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7th Cir: A Claim, By Any Other Name…

Hoagland v. Sandberg, Phoenix & Von Gontard, 385 F. 3d 737 (2004)

7th Cir.: Underlying legal malpractice claim

Student Contributor: Clem Durham

Facts: The district court determined after a bench trial that Hoagland’s suit failed as a suit for legal malpractice. Hoagland doesn’t disagree. His grievance is that he should have been allowed either to amend his complaint to make clear that his claim, which he believes the district judge misunderstood, is not malpractice but is rather breach of contract or alternatively breach of fiduciary duty, or allowed to dismiss his suit without prejudice and start over. The claim, in substance and without regard to how it might be characterized, is that the Sandberg law firm represented the adversaries — a corporation (Midwest) and its swindling president — in a derivative action and used its dual representation to prevent the corporation from recovering assets of which the president had wrongfully deprived the corporation; that the law firm had wrongfully accepted payment of its fees from the corporation (the client whose interests the firm had sacrificed); and that it should therefore be required to rebate ("disgorge") the fees to Hoagland for the benefit of the corporation.

Issue: Is it proper to dismiss a claim as duplicative, when a breach of fiduciary duty claim is based on the same operative facts as a legal malpractice claim, and results in the same injury?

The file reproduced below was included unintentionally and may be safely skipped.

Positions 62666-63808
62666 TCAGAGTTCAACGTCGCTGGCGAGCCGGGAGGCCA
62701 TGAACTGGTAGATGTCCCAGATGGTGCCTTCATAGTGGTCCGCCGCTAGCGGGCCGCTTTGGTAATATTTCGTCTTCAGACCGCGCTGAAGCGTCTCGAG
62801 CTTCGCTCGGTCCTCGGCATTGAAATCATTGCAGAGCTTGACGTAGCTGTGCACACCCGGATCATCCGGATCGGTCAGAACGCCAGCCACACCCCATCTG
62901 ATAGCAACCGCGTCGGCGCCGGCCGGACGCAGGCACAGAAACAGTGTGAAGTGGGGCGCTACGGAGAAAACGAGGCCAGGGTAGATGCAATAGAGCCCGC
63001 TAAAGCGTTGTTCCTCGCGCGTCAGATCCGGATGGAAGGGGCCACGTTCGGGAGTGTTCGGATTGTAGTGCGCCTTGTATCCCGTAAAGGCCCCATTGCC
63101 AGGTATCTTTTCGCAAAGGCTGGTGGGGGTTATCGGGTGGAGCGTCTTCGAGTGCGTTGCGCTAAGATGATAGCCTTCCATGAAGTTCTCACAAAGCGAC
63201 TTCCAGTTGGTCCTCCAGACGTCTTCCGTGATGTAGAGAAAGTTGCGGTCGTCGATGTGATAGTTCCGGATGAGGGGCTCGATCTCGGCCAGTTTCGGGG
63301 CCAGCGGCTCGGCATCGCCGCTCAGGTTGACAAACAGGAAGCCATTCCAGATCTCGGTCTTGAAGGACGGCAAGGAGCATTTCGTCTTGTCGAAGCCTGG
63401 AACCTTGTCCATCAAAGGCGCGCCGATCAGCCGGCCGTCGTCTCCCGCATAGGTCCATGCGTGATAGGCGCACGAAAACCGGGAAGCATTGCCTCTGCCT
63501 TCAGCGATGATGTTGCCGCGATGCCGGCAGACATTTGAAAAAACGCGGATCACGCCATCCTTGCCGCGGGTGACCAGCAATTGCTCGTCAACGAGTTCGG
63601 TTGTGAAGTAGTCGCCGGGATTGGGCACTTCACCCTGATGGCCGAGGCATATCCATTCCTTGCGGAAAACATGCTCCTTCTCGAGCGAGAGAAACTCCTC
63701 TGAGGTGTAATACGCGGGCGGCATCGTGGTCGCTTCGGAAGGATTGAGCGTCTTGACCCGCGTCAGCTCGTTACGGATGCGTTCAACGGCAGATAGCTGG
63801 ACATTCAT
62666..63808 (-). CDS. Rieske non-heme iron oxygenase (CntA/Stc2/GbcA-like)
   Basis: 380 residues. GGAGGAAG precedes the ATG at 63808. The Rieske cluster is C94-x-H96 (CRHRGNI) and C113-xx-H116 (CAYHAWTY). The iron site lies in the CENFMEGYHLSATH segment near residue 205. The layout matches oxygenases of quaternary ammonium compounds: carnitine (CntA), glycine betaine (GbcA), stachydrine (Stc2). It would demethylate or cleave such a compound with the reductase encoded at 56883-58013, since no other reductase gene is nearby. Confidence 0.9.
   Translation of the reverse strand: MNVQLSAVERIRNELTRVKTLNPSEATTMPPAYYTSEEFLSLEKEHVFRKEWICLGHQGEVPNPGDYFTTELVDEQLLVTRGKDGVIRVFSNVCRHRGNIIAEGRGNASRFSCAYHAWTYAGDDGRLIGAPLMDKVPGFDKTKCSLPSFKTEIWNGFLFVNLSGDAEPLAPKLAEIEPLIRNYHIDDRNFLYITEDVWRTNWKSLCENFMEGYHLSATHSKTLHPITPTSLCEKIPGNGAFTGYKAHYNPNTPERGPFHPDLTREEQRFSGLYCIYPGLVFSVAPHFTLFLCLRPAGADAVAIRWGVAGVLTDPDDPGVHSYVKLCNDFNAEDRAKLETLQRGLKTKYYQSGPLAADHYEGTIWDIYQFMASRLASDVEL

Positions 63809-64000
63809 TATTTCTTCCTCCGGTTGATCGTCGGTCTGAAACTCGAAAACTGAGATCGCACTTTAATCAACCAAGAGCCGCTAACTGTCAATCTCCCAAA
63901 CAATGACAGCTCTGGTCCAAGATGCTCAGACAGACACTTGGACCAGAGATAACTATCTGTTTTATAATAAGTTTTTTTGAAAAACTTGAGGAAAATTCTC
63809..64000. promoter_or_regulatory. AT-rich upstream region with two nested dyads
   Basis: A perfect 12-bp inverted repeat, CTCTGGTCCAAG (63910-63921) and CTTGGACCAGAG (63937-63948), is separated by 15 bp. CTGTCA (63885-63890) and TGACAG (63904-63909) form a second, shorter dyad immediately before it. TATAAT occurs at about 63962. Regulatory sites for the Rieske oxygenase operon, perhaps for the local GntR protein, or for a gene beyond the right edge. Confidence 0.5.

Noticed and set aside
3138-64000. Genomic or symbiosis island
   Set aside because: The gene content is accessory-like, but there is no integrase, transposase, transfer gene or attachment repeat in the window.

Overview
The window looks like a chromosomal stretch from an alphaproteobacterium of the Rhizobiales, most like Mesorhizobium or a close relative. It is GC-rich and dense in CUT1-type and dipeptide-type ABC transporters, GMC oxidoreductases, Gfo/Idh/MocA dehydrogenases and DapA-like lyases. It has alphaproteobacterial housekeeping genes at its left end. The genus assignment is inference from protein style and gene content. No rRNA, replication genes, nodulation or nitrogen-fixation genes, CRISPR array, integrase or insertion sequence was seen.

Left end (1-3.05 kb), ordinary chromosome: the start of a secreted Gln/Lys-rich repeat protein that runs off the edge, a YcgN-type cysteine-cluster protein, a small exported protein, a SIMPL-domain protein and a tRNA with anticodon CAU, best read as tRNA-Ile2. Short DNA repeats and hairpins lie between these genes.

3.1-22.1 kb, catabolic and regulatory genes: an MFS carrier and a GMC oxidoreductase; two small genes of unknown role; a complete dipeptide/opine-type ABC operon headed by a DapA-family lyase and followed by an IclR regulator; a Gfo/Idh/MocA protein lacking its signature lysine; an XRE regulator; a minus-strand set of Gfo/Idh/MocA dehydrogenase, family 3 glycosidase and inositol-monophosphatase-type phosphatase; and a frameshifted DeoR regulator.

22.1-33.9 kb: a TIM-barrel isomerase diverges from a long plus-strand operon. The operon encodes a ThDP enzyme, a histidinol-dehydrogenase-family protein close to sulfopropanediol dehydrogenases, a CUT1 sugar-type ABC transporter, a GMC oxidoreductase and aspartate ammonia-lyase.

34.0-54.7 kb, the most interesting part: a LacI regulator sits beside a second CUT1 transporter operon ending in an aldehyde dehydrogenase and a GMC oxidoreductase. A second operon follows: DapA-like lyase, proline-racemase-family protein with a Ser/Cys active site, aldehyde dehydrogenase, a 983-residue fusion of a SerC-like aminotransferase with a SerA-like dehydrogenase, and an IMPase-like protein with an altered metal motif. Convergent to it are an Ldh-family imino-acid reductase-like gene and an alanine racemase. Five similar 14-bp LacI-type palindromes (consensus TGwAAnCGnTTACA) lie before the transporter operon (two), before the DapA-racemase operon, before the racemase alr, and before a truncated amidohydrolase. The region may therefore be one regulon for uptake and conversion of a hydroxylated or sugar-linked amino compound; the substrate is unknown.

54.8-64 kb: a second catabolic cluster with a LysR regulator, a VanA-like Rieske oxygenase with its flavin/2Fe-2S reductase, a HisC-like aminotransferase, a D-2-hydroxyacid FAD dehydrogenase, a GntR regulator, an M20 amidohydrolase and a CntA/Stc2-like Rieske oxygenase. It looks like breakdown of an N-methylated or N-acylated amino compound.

Ruling: Yes. Hoagland cannot be permitted, by recharacterizing the claim — whether by calling the conflict of interest a breach of fiduciary obligation or by contending that his contract with the law firm contained an implied promise not to commit such conflicts — to get around the requirement of presenting expert testimony. That is the kind of formalist move that courts rightly reject. Illinois courts hold that "when a breach of fiduciary duty claim is based on the same operative facts as a legal malpractice claim, and results in the same injury, the later claim should be dismissed as duplicative." The fact that restitution was sought instead of conventional damages also does not alter the nature of the suit. Restitution is a remedy, at least when sought as here as reparations for a tort. Asking for restitution doesn’t change the cause of action.

Lesson: Make sure all claims are included in the initial complaint, because if a new theory of recovery is brought too late, it may be deemed duplicative. 

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Posted in: Commercial, Conflicts of Interest, Corporate Law, Expert Witnesses, Federal, Fiduciary Duty, Legal Ethics, Litigation